Teaching Agile Methods to Software Engineering Professionals: 10 Years, 1000 Release Plans – Craig Anslow

Skills going beyond programming and technical excellence are essential in software engineering. But how do we teach these? In particular, how do we teach something as fuzzy as agile methods to software engineering professionals in a university context? Craig Anslow is sharing his and his colleagues’ experiences with us at XPConf 2017. He reports from an intensive agile methods course which forms part of a professional Masters of Software Engineering degree programme at the University of Oxford.

The contribution is different in a way that they teach industry professionals in a university environment. One of the various problems in teaching agile principles in such environment is, if not limited to, how to effectively teach the social aspects involved. Objectives included that students should learn to compare and contrast different agile methods, and to determine the suitability of those methods for different environments.

What they did is to set up a one-week intensive course, looking like this (taken from their paper):

Course format (Lectures – yellow, Group Exercises – blue, Case Study – green)










So, one central pillar to achieve their goal was to employ a realistic case study throughout their week. The beginning of the course was of rather theoretical nature and towards the end of the week, the practical units were intensified. Prior to the course, students were assigned a case study for which they gave a short presentation at the beginning. Interactive talking was another element dominating in the lecture (rather than classic slide-intensive presentations). Lectures covered were, inter alia, XP, Scrum, Personas, Estimation, or Empirical Agile (cool! 🙂 ), all in a hands-on manner. Guest lectures were provided for those topics where you need experts applying the methods under consideration, e.g. empirical agile or TDD. Group exercises were used for communication-intensive topics, such as prototyping or the Kanban Game. In fact, they played quite a lot of games to trigger active learning in a refreshing way.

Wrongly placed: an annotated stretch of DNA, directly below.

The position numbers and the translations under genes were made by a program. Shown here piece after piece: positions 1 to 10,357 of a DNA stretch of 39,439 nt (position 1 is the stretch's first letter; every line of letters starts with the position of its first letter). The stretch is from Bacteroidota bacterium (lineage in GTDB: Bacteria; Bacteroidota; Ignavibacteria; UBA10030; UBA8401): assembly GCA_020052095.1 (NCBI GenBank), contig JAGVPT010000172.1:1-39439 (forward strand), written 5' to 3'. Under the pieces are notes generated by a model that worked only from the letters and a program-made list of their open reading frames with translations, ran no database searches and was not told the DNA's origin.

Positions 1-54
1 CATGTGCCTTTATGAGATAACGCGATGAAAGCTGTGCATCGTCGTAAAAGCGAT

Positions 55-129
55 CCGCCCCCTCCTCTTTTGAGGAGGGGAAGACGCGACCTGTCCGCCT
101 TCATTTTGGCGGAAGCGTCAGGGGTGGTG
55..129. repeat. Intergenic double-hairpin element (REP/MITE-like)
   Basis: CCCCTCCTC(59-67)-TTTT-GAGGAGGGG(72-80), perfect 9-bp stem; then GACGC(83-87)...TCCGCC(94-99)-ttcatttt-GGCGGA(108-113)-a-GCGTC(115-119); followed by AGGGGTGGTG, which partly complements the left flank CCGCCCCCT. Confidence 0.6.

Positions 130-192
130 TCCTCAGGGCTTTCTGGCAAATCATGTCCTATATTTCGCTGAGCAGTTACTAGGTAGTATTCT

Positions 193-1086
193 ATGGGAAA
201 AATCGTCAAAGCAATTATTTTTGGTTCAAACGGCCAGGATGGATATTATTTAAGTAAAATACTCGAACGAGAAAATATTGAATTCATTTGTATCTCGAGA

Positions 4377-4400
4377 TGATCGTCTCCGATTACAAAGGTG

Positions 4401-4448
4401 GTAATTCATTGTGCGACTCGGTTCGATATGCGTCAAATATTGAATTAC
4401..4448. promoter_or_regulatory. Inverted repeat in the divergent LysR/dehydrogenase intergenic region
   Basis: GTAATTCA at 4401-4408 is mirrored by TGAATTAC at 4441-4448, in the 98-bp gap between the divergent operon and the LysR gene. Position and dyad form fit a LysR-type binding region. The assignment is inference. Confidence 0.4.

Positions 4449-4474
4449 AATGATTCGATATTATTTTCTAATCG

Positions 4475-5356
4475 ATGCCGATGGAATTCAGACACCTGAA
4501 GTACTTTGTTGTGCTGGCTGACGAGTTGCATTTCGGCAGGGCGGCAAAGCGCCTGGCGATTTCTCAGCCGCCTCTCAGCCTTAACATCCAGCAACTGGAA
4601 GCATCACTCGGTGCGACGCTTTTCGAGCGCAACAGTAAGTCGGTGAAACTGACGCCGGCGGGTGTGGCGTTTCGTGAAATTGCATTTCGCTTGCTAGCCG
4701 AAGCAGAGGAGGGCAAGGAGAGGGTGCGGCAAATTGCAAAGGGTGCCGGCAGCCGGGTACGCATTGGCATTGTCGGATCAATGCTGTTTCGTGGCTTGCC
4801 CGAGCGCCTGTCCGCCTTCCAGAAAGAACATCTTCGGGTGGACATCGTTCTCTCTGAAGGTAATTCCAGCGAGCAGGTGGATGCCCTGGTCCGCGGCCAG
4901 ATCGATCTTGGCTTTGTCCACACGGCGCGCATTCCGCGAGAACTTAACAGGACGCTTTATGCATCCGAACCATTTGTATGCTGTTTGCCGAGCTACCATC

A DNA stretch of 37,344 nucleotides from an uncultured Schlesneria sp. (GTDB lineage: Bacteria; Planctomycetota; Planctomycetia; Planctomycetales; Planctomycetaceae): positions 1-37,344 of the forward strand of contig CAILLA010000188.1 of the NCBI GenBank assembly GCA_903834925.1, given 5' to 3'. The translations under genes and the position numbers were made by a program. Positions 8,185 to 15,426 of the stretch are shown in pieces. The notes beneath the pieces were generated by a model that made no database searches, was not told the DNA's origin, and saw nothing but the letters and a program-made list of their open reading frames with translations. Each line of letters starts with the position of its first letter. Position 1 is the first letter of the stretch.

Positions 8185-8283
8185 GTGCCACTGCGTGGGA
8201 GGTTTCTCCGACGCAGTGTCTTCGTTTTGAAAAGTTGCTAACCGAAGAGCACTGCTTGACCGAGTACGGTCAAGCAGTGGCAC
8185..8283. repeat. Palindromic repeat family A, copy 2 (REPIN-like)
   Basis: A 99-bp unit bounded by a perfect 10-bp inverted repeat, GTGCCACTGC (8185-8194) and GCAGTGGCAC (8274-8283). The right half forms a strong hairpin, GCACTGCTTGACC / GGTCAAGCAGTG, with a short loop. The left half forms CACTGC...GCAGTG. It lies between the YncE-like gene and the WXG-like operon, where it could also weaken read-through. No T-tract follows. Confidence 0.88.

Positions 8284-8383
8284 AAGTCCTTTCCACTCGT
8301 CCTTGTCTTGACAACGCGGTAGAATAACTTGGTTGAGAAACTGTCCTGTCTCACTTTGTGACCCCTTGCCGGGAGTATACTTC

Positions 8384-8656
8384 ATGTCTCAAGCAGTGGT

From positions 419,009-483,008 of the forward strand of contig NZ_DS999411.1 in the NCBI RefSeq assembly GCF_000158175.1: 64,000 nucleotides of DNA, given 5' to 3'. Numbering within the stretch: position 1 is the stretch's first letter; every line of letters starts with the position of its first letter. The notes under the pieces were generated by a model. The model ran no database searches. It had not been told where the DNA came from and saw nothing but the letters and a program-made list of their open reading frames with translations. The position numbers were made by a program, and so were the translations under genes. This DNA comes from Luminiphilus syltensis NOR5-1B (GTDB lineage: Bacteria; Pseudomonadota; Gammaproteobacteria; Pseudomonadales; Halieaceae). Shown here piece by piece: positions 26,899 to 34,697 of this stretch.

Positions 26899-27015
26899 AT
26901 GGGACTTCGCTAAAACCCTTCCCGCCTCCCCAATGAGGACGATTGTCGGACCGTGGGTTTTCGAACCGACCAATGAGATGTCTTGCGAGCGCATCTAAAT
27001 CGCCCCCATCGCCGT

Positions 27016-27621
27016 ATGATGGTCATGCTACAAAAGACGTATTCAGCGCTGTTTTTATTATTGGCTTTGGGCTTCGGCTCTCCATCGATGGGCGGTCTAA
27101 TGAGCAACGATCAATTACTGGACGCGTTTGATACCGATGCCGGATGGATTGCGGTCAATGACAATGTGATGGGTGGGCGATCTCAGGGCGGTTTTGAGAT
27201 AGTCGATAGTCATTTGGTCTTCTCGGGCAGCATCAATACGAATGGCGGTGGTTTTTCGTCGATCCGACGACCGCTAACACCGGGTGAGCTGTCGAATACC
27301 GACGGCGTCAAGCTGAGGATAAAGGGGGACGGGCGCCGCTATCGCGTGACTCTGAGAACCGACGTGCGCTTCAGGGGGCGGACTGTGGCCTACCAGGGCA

Lessons Learnt included:

  • Reinforced learning by practical units
  • Students also loved the practical approach (including sprints, time-boxing, etc.)
  • The interactive environment encouraged exchange between students and accessing the content

Clearly, the participants faced also some challenges:

  • Some students struggled with adopting learning
  • For some participants, the content was not enough to stretch 5 days
  • Lage amount of material made timing difficult

But what were the challenges the organisers of the course faced? As Craig did not talk much about them, I asked:

  • Technical diversity: A key challenge is that the level of expertise and professional background of the participants was not known in advance.
  • Catching up with the content: The lectures are all university lecturers teaching practical methods which constituted the challenge that for some questions and issues they needed to catch up on the fly.
  • Accessibility: Many, if not most, of the participants were senior IT professionals who, sometimes, tend to (believe they) know everything better. Another related challenge is that the university environment had a strict policy hampering a direct and flexible communication. That is, once the students left the lecture hall on a Friday afternoon, the lecturers had difficulties reaching out to their students for up to 6 weeks.

By the way, they are looking for further experience reports to update their course, so please approach them!

Interested in learning more about their lecture? Check out the open access version of their paper here!